To reduce the tax bite and give you more incentive to keep working, your employer tries to find ways to keep you happy. A nice house or a chauffeur-driven car or a holiday abroad. However, all this and more came under the tax hammer with the taxman calling it the perquisites tax.
Four years back, in 2005-06, this tax liability was taken away from the employee and was passed to the employer as fringe benefit tax (FBT). This year, the tax axe came on your head again with the FBT getting scrapped.
Says Kartik Varma, co-founder, iTrust, a financial advisory firm: “FBT rules were often misused by employees who disguised personal expenses and consumption as official expenses. The tax receipts under this regime did not justify the enormous cost of compliance and paperwork that was being forced upon the employers and the tax department. Now, the perks will be charged to the employee.”
How much and when you would have to pay was unclear and it took the Central Board of Direct Taxes (CBDT) the entire year to figure that out.
Last week, CBDT announced that you have just a month to pay this tax for FY10. Says Ameet Patel, partner, Sudit K Parekh and Co.: “Since the notification came only this month, tax will have to be deducted for the nine months gone by in January itself.”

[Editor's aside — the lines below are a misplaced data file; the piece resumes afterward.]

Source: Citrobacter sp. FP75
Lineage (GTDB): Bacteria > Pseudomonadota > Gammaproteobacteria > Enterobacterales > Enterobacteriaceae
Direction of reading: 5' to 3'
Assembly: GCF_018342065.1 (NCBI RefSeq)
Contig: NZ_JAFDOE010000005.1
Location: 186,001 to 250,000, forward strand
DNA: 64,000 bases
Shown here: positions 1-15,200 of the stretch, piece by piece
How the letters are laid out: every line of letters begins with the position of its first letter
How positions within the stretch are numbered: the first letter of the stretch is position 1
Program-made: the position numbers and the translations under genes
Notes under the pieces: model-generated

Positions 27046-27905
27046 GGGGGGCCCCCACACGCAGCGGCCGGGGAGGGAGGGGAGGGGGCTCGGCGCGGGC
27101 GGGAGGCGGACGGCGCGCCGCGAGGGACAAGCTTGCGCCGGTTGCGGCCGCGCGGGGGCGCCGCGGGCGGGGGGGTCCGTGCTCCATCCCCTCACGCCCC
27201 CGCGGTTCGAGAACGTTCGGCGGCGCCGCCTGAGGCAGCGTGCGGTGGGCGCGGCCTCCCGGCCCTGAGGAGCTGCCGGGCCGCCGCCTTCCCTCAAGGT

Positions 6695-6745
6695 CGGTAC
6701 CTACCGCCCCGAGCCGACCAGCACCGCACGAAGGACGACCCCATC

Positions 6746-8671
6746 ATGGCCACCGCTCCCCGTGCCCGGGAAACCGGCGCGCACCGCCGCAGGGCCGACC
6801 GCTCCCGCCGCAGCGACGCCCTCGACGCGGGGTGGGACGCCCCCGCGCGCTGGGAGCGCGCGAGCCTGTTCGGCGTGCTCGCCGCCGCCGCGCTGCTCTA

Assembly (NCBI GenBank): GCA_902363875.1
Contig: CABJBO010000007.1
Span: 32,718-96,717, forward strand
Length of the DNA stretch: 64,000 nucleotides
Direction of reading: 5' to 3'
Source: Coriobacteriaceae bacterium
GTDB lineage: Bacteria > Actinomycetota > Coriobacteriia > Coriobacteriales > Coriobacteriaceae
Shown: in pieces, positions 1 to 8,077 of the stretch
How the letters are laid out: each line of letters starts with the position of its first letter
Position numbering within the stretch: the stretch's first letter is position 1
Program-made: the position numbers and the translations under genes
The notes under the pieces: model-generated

This means painful times for your HR department—salaries will have to be restructured and tax liability will have to be calculated afresh. Adds Patel: “Expect a slim pay cheque and even delays this New Year.”
Perquisites are taxed differently. Suppose you get an unfurnished office accommodation in Delhi. As per the rule, this would inflate your basic (plus dearness allowance) salary by 7.5%. So, if you are earning Rs10 lakh, an accommodation from the company would increase your income to Rs10.75 lakh. It is on this amount that you will have to pay an income-tax. For other facilities, like electricity, the bill would just be added to your income. For stock options, which many companies offer to their employees, it would be the difference between the current market price and the grant price that would get added to the income.
The rules to assess the value of these perquisites have been kept unchanged, except for cars, where the valuation has been increased by 50%. Adds Patel: “This tax is only on perquisites that give non-monetary benefits. It does not apply to allowances like HRA or any other special allowances, already specified under section 10 of the Income-Tax Act.”
Perquisites consist of perks such as accommodation, car, driver, services of a sweeper, gardener, watchman or a personal attendant, gas, electricity or water, educational facilities, travel, holidays, gift vouchers and club membership.